Nietzsche 's Views On Religion And Morality

1166 WordsAug 4, 20155 Pages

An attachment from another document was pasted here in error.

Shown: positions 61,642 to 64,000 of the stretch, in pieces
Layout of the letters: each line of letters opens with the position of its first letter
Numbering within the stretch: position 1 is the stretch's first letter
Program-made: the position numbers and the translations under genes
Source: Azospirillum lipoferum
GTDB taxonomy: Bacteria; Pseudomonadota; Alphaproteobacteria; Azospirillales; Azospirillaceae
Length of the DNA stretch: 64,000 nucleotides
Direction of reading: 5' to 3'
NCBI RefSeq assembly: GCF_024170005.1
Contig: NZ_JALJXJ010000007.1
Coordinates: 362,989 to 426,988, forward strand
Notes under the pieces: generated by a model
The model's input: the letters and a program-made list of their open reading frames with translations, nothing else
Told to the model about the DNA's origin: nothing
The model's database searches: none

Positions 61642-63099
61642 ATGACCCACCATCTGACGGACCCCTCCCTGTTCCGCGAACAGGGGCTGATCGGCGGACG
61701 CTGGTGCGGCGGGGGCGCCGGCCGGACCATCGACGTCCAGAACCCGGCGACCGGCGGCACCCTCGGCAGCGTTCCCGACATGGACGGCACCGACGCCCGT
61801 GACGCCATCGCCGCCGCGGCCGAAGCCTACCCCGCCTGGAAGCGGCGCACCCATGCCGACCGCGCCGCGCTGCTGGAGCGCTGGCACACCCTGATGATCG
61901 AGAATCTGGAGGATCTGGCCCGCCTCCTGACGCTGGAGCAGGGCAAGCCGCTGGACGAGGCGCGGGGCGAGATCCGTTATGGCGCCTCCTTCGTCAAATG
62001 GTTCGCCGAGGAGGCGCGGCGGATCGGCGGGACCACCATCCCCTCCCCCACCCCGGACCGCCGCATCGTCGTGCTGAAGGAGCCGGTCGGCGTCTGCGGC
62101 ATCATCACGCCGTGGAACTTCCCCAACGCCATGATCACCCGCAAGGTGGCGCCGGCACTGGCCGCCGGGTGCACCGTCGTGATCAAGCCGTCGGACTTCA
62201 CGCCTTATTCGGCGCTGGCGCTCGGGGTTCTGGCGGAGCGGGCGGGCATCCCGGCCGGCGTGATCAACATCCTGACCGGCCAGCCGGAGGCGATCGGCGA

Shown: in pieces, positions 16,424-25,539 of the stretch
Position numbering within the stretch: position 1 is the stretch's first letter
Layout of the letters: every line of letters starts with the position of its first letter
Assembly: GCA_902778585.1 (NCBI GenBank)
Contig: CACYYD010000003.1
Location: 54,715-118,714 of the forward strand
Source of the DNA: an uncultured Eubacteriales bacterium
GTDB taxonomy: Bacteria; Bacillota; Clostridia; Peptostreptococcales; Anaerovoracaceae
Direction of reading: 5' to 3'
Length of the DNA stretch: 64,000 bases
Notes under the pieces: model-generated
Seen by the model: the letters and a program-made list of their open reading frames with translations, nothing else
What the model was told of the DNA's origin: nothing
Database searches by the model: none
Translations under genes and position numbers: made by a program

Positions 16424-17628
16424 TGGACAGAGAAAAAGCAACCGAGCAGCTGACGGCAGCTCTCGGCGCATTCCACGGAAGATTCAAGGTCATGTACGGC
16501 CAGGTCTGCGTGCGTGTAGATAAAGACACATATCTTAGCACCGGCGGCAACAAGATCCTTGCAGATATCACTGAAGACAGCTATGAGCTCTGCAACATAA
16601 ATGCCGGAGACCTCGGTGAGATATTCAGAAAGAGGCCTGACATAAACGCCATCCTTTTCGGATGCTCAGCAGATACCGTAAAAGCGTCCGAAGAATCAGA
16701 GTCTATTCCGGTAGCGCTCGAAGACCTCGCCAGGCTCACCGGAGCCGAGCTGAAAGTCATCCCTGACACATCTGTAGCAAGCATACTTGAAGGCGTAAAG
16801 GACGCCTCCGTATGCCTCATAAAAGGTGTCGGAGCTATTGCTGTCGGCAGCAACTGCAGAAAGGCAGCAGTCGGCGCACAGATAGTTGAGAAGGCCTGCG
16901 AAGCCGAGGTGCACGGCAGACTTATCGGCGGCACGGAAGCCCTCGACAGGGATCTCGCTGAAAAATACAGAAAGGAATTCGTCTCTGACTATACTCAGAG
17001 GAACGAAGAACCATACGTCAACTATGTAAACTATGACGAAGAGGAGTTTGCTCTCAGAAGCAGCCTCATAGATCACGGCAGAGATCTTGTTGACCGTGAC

When it comes to the topic of religion, most of us readily agree that there are certain rules and actions that God requires of his followers. Where this agreement usually ends, however, is on the question of why we follow the rules. Whereas some are convinced that following God’s rules leads to heaven, others maintain that religion is only a code of conduct that can get in the way of happiness by stripping us of our passions. In “Morality as Anti-Nature,” Nietzsche claims that all religions are founded in a moral code of conduct that is supposed to lead to happiness. However, Nietzsche thinks that these religious rules keep people from being happy, because passions are part of what make people happy. I agree with Nietzsche that every religion and morality is founded on a general principle of ‘do this and do that,’ and I also agree that religions and morality do some damage to our passions. However, I think Nietzsche doesn’t realize that religions are more than just a code of conduct: they create communities that fulfill a person’s social needs. Nietzsche describes a common religious formula and then explains why the formula is based on a great error. Nietzsche says that “The most general formula on which every religion and morality is founded is: ‘Do this and that, refrain from this and that – then you will be happy! Otherwise…’ Every morality, every religion, is this imperative” (352) Nietzsche claims that every morality and religion’s function is solely a code of

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